As Judge Prepares To Decide On Transgender Recruits, Pro-LGBT Lawyers Argue Against Delays


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Jonah Bennett Contributor
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Pro-LGBT lawyers are arguing that a federal judge should throw out the government’s attempt to request a delay on transgender recruits joining the military.

In a new filing on Friday, pro-LGBT lawyers made the case that the federal government’s motion to stay the order to accept transgender recruits into the military by Jan. 1, 2018, should be denied.

The lawyers argued that a delay on accepting transgender recruits would cause “serious irreparable harms” and maintained that “Allowing the military to exclude transgender people from accessions while this case proceeds would
subject all of the Plaintiffs, including those who are currently serving, to irreparable constitutional and other harms, including by “brand[ing] and stigmatiz[ing] Plaintiffs as less capable of serving in the military [and by] reduc[ing] their stature among their peers and officers.””

As recently as Wednesday, the federal government asked U.S. District Court Judge Collen Kollar-Kotelly for a delay while an appeal is underway.

The government wants the judge to make a ruling on the delay request by December 11. Ideally, the government wants to hold off until the Pentagon can complete a study on transgender individuals in the military, which will then determine policies for new recruits.

“Compelling the military to implement a new accessions policy while it is simultaneously completing a comprehensive study of military service by transgender individuals that may soon result in the adoption of different accessions standards would waste significant military resources and sow unnecessary confusion among service members and applicants,” the Department of Justice’s motion stated, according to Politico.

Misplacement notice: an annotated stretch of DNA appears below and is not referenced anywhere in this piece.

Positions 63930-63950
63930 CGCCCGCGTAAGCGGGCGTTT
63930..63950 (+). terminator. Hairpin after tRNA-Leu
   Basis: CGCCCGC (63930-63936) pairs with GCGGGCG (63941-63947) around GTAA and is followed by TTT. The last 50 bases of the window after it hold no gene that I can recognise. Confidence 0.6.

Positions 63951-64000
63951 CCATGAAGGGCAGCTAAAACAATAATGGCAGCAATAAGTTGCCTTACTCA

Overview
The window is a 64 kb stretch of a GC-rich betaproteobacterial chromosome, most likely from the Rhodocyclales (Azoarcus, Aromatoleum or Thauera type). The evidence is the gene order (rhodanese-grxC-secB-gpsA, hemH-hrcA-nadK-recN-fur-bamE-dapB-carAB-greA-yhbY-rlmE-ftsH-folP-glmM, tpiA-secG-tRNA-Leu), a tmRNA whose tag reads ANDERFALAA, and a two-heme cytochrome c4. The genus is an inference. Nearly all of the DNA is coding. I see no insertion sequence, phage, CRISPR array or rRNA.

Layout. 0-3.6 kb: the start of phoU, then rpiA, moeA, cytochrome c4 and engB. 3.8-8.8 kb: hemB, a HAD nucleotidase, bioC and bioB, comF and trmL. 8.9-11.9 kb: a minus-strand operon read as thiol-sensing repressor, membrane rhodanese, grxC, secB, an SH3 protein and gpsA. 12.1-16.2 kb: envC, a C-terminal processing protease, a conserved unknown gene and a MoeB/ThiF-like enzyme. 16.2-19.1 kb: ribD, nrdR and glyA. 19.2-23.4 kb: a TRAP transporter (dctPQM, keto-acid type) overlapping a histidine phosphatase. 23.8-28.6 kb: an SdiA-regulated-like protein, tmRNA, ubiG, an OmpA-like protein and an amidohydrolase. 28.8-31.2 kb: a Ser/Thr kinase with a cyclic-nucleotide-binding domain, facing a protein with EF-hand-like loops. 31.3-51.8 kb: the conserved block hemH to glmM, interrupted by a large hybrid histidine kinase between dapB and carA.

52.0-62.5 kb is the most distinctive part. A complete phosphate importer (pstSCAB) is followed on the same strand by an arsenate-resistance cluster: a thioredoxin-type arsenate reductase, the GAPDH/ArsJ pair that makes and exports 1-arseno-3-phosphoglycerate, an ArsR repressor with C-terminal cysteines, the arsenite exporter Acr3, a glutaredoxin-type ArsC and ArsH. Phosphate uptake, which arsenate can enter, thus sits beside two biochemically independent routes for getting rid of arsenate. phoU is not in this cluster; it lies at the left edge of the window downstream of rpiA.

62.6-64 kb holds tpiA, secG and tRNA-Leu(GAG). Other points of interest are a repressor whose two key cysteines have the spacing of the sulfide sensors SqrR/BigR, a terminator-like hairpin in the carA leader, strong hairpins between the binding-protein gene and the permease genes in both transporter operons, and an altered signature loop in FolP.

The Pentagon under the Obama administration repealed the ban on transgenders serving openly in the military in June 2016 and set in motion plans to allow transgender individuals to join the armed forces in mid-2017.

But in July 2017, Trump wrote a series of tweets saying he would not allow transgenders to serve, citing disruption to the military and high costs. An August directive to Secretary of Defense James Mattis prevents transgenders from joining the military unless Mattis specifically recommends otherwise. The directive also prevents any Department of Defense resources from being used to fund sex-reassignment surgery. The one exception for this rule is if an individual is already undergoing treatment.

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